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Colonization of the tsetse fly midgut with commensal Enterobacter inhibits trypanosome infection establishment

By Brian L Weiss, Michele A. Maltz, Aurélien Vigneron, Yineng Wu, Katharine Walter, Michelle B. O’Neill, Jingwen Wang, Serap Aksoy

Posted 16 Nov 2018
bioRxiv DOI: 10.1101/472373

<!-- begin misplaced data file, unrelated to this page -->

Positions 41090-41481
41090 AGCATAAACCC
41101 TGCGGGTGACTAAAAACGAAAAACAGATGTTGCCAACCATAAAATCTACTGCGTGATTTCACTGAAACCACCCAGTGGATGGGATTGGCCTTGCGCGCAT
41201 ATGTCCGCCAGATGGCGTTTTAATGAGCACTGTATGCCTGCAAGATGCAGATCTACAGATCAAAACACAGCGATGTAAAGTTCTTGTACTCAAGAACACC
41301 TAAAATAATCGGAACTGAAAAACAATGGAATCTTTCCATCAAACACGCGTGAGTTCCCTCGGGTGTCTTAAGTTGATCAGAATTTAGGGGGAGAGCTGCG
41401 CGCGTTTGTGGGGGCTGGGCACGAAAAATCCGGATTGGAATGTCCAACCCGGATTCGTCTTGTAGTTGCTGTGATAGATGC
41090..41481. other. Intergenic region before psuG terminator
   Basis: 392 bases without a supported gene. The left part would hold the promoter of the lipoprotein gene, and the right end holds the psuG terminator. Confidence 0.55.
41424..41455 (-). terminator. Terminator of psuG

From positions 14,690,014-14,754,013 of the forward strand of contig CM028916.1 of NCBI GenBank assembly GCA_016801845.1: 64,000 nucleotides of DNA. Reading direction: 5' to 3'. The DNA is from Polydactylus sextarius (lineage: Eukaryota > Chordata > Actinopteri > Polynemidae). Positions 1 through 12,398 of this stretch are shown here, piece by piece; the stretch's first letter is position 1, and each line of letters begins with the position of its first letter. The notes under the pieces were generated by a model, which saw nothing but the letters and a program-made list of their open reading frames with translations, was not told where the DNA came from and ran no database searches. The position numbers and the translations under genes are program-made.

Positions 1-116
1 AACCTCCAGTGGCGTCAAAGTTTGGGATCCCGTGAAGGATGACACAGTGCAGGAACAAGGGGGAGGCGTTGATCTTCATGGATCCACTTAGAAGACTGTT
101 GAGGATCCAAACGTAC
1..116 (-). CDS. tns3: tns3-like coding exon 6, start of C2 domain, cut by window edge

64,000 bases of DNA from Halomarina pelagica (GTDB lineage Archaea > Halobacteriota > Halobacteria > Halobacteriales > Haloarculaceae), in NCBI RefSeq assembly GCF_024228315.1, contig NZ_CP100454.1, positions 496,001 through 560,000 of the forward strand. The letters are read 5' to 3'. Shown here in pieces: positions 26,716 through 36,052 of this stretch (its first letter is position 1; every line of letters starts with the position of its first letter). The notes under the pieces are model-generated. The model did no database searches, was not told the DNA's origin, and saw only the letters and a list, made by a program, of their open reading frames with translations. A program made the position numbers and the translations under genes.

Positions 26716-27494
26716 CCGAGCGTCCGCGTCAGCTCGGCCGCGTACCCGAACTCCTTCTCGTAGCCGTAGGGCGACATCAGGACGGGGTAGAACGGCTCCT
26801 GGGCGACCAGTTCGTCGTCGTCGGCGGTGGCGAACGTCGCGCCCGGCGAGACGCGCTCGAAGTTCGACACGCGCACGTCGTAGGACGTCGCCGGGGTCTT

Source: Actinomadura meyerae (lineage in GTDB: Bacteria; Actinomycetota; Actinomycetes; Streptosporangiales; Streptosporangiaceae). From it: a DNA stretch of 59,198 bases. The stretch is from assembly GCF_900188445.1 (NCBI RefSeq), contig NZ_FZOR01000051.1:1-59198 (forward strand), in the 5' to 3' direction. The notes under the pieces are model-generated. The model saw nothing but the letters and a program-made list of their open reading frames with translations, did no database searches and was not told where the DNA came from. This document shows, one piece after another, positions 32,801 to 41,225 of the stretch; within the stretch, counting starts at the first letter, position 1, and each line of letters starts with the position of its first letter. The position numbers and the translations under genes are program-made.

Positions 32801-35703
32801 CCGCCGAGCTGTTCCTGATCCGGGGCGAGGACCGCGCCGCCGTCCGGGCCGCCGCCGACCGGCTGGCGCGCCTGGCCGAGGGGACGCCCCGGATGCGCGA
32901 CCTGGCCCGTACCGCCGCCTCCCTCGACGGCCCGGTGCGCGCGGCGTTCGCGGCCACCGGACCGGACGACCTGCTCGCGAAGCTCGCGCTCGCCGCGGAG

Tsetse flies (Glossina spp.) vector pathogenic trypanosomes (Trypanosoma spp.) in sub-Saharan Africa. These parasites cause human and animal African trypanosomiases, which are debilitating diseases that inflict an enormous socio-economic burden on inhabitants of endemic regions. Current disease control strategies rely primarily on treating infected animals and reducing tsetse population densities. However, relevant programs are costly, labor intensive and difficult to sustain. As such, novel strategies aimed at reducing tsetse vector competence require development. Herein we investigated whether an Enterobacter bacterium (Esp_Z), which confers Anopheles gambiae with resistance to Plasmodium, is able to colonize tsetse and induce a trypanosome refractory phenotype in the fly. Esp_Z established stable infections in tsetse’s gut, and exhibited no adverse effect on the survival of individuals from either group. Flies with established Esp_Z infections in their gut were significantly more refractory to infection with two distinct trypanosome species (T. congolense, 6% infection; T. brucei, 32% infection) than were age-matched flies that did not house the exogenous bacterium (T. congolense, 36% infected; T. brucei, 70% infected). Additionally, 52% of Esp_Z colonized tsetse survived infection with entomopathogenic Serratia marcescens, compared with only 9% of their wild-type counterparts. These parasite and pathogen refractory phenotypes result from the fact that Esp_Z acidifies tsetse’s midgut environment, which inhibits trypanosome and Serratia growth and thus infection establishment. Finally, we determined that Esp_Z infection does not impact the fecundity of male or female tsetse, nor the ability of male flies to compete with their wild-type counterparts for mates. We propose that Esp_Z could be used as one component of an integrated strategy aimed at reducing the ability of tsetse to transmit pathogenic trypanosomes.

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